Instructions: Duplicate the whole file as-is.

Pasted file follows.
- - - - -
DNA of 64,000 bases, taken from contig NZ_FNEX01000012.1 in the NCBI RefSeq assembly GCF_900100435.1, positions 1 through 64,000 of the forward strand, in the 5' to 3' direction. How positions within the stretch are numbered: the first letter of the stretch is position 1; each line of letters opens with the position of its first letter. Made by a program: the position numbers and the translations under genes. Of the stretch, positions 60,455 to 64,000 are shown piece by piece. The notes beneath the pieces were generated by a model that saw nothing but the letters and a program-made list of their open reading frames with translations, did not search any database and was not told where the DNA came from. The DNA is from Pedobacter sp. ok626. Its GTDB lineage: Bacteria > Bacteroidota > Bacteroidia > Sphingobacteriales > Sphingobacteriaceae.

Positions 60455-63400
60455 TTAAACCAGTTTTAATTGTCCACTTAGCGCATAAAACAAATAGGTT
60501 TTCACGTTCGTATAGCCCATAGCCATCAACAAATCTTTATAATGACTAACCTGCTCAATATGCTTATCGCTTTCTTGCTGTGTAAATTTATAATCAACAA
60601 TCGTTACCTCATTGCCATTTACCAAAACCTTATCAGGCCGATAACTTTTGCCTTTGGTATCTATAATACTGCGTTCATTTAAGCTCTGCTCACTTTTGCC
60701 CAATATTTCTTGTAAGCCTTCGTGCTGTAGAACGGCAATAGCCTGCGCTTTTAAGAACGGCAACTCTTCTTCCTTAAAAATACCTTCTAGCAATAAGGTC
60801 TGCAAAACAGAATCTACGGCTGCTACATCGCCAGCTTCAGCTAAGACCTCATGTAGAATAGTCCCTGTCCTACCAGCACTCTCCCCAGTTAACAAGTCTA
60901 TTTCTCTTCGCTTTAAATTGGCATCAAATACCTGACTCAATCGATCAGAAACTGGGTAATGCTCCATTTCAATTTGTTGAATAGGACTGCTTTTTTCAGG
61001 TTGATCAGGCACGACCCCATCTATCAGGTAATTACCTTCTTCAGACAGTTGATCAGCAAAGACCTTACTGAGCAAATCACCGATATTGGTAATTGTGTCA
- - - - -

DNA of 64,000 bases, taken from contig NZ_FNEX01000012.1 in the NCBI RefSeq assembly GCF_900100435.1, positions 1 through 64,000 of the forward strand, in the 5' to 3' direction. How positions within the stretch are numbered: the first letter of the stretch is position 1; each line of letters opens with the position of its first letter. Made by a program: the position numbers and the translations under genes. Of the stretch, positions 60,455 to 64,000 are shown piece by piece. The notes beneath the pieces were generated by a model that saw nothing but the letters and a program-made list of their open reading frames with translations, did not search any database and was not told where the DNA came from. The DNA is from Pedobacter sp. ok626. Its GTDB lineage: Bacteria > Bacteroidota > Bacteroidia > Sphingobacteriales > Sphingobacteriaceae.

Positions 60455-63400
60455 TTAAACCAGTTTTAATTGTCCACTTAGCGCATAAAACAAATAGGTT
60501 TTCACGTTCGTATAGCCCATAGCCATCAACAAATCTTTATAATGACTAACCTGCTCAATATGCTTATCGCTTTCTTGCTGTGTAAATTTATAATCAACAA
60601 TCGTTACCTCATTGCCATTTACCAAAACCTTATCAGGCCGATAACTTTTGCCTTTGGTATCTATAATACTGCGTTCATTTAAGCTCTGCTCACTTTTGCC
60701 CAATATTTCTTGTAAGCCTTCGTGCTGTAGAACGGCAATAGCCTGCGCTTTTAAGAACGGCAACTCTTCTTCCTTAAAAATACCTTCTAGCAATAAGGTC
60801 TGCAAAACAGAATCTACGGCTGCTACATCGCCAGCTTCAGCTAAGACCTCATGTAGAATAGTCCCTGTCCTACCAGCACTCTCCCCAGTTAACAAGTCTA
60901 TTTCTCTTCGCTTTAAATTGGCATCAAATACCTGACTCAATCGATCAGAAACTGGGTAATGCTCCATTTCAATTTGTTGAATAGGACTGCTTTTTTCAGG
61001 TTGATCAGGCACGACCCCATCTATCAGGTAATTACCTTCTTCAGACAGTTGATCAGCAAAGACCTTACTGAGCAAATCACCGATATTGGTAATTGTGTCA